Ultimately, a story is about a character making choices. With luck, a story is full of bad choices before the character gets around to making the right one. I specifically didn’t say the good choice, but the right one.

Long John lives in that muddy pool of choice; in fact, the story started at the culmination of him making a series of choices that––in conference with the own personal choices and needs of Juan John and Jonny Mono––caused him to be bushwhacked and abandoned in the middle of nowhere. So, the story is about him figuring out how to best recover from that situation and to deal with the choices that got him there.

The wrinkle in this whole thing is Hellrider Jackie. She makes choices with severe consequences. Murdering people is something, in theory, that Long John did before this story started, but with Jackie it’s different. It’s meaningful. It’s also deluded. And it’s made abundantly clear that there is a connection between Long John and Hellrider Jackie, made even clearer with Sketch Fridays #29.

Even though the creeping darkness is metaphorical, the threat they represent is completely real for Long John and, in a sense, for all of us at some point in our lives. This has been something I’ve been thinking about lately as I’ve been diving deeper into the characters and their motivations as well as my own goals for this story, incorporating some of the ideas for character analysis as presented by an acting teacher, Susan Batson in her book, Truth.

I first heard of this character analysis lens from a podcast, of all things, and not a podcast about acting. It’s through the comics news and analysis site, Comicsverse, a site I have come to quite appreciate and admire for the amount of thought and effort they put into every post they make. The same effort goes into their podcasts, which are usually analyses of specific stories from popular (and independent) comics. The founder of the site, Justin Alba, is a huge X-Men fan––which immediately earned my attention––and he proves it through the amazing X-Men podcasts they have done so far.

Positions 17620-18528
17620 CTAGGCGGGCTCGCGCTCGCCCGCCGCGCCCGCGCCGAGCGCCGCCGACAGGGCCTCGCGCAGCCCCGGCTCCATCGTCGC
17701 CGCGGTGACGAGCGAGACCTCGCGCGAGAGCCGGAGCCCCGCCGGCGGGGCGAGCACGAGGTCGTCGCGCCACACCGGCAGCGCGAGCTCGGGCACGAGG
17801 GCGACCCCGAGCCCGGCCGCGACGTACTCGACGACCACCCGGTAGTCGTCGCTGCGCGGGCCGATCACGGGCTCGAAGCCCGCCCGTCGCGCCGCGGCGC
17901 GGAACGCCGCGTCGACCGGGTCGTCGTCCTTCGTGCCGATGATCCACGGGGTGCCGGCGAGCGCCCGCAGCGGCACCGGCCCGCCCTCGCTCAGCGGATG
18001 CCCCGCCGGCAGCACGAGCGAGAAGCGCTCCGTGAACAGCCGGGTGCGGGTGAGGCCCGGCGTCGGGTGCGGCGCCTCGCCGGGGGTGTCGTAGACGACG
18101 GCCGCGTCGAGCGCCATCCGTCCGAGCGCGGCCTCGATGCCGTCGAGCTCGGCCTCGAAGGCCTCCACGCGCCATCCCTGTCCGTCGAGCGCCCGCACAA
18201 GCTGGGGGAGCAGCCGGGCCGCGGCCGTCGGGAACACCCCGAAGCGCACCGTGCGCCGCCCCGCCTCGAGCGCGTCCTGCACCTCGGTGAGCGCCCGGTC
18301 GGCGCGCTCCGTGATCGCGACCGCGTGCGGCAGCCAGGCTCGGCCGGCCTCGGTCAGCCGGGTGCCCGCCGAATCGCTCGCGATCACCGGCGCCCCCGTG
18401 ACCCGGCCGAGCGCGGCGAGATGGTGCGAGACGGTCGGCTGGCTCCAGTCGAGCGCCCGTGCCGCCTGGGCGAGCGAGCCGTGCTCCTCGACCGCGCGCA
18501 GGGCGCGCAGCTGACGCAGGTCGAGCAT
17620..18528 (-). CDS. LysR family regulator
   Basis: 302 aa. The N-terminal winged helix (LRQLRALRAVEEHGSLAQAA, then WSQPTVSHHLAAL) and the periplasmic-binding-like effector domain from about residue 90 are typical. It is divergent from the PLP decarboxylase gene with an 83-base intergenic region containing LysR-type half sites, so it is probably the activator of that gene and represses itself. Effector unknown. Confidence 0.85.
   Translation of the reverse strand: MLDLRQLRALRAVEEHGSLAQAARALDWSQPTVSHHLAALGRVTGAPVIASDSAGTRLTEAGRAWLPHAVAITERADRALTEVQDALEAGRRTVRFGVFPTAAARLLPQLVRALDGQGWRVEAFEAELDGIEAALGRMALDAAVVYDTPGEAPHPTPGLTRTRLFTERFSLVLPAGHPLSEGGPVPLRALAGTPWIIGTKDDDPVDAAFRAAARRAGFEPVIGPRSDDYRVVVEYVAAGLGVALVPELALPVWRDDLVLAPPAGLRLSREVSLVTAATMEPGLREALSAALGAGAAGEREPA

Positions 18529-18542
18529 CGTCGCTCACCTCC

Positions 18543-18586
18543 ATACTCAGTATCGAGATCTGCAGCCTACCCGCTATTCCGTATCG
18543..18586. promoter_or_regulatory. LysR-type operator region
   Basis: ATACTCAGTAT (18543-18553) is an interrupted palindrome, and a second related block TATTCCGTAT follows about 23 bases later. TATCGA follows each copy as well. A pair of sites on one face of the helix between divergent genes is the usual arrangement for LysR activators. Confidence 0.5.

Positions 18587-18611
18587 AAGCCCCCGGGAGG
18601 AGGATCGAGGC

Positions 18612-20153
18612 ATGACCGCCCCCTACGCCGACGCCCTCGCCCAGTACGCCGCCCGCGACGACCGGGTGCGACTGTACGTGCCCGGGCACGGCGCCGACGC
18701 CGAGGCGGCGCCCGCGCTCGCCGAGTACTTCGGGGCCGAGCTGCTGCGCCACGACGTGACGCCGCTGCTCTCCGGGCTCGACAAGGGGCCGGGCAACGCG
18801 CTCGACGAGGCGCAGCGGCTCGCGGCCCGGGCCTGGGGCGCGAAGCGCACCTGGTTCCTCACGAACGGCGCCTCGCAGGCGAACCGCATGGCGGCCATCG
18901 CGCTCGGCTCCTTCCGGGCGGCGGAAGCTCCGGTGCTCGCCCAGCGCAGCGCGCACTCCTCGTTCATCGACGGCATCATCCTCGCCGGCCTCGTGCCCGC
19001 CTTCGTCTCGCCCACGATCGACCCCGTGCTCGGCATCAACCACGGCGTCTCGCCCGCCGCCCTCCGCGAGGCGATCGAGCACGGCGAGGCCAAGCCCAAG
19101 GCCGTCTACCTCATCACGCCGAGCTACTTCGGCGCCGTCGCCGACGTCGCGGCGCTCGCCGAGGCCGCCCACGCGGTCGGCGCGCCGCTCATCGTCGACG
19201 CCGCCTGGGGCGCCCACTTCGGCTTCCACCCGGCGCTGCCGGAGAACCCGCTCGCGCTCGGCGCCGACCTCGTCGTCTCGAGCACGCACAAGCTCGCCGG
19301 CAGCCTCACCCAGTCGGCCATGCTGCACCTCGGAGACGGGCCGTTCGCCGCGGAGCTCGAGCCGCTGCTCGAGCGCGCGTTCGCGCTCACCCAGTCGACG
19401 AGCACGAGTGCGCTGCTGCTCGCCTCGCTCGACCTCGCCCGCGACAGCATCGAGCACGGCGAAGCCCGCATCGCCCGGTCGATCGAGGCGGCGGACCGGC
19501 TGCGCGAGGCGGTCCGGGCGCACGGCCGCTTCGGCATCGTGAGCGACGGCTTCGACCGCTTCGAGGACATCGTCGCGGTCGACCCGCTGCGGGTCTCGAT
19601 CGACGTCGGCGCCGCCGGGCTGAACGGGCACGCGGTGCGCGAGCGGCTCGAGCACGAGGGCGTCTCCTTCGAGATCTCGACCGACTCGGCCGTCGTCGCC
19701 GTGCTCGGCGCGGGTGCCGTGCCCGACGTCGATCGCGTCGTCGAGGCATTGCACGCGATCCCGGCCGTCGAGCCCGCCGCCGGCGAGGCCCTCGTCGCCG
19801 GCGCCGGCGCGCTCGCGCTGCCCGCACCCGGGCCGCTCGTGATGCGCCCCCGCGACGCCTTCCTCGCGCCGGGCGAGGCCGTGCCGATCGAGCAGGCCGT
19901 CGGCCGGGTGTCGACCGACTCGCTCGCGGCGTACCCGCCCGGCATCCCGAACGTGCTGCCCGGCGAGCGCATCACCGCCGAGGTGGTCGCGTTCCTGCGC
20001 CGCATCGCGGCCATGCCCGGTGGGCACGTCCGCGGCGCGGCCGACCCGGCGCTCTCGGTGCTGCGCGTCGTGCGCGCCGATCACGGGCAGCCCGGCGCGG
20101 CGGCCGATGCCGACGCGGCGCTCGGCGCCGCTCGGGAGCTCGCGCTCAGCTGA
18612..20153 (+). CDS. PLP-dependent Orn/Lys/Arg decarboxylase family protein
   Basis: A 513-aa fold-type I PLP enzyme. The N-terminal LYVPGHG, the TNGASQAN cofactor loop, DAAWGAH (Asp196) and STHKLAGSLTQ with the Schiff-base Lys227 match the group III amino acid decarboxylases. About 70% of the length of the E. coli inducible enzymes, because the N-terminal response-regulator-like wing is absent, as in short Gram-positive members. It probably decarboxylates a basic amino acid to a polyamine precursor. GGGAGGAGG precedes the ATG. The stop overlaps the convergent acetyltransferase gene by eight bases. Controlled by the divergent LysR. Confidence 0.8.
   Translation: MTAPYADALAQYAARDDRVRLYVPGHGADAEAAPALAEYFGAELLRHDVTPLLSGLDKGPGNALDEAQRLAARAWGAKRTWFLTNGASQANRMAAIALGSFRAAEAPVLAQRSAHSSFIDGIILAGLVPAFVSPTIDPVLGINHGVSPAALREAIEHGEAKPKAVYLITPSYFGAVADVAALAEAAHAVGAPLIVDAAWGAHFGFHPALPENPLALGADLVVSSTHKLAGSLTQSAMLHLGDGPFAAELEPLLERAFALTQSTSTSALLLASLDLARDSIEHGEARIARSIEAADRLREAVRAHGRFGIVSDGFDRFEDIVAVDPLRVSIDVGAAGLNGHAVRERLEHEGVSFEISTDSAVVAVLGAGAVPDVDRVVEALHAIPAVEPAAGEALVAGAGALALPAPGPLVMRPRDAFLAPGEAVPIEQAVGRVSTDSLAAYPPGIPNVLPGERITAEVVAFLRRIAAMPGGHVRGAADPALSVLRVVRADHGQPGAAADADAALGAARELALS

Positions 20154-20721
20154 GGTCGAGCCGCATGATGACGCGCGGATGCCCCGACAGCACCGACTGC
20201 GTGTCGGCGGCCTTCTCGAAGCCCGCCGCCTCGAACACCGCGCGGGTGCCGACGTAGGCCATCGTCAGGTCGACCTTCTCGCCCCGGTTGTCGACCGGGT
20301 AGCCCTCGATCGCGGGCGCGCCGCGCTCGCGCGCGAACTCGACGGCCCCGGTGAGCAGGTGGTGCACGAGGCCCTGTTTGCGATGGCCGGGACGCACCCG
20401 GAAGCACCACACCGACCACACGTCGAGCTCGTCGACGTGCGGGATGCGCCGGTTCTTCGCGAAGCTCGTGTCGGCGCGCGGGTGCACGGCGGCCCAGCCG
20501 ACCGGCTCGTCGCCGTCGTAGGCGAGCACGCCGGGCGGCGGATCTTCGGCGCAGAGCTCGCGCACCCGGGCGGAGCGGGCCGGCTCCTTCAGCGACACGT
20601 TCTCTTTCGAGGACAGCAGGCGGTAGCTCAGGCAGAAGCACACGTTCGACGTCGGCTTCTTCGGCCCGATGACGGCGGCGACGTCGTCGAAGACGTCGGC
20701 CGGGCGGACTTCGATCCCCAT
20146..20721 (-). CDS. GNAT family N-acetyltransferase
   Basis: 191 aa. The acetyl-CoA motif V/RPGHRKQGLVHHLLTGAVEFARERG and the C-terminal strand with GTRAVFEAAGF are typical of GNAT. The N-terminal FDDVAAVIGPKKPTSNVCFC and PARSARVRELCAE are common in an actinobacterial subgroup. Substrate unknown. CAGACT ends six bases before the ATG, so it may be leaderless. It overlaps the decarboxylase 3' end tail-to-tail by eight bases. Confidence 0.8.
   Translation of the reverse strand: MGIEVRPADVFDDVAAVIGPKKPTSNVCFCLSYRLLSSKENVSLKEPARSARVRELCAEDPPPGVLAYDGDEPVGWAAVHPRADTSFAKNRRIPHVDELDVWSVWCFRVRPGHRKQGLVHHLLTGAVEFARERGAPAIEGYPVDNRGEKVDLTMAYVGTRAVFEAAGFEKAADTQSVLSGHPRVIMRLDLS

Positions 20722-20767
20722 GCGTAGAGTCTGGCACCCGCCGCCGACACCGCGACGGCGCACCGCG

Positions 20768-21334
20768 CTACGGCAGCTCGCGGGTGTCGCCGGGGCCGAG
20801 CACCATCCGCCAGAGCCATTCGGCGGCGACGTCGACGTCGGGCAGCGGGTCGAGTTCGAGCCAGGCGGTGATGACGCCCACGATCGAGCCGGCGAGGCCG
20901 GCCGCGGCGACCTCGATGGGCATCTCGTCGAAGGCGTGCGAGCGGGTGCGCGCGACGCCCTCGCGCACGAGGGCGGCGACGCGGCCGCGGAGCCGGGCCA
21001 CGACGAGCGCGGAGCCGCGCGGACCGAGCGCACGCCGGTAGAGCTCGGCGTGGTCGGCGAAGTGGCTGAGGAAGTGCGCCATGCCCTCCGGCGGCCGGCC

It was in these episodes where Justin and his co-hosts took time to analyze some key characters from the story in review using Batson’s three main pillars for character creation: public persona, personal needs, and tragic flaw.

Of course, these are all terms and critical lenses with which I’m quite familiar, but creating a triumvirate around them creates a very fun and surprisingly focused approach to character that has me going over all of my characters again and honing them. It’s fascinating to take a new and deeper look into these characters that I’ve been taking apart and building up for years––some for over a decade––and to see them looking shiny and fresh again. I could have avoided it, doing new analyses could throw all the preexisting hard work into the air and muddle everything I’ve been working toward. But it was a choice. Perhaps not a good one, but definitely the right one.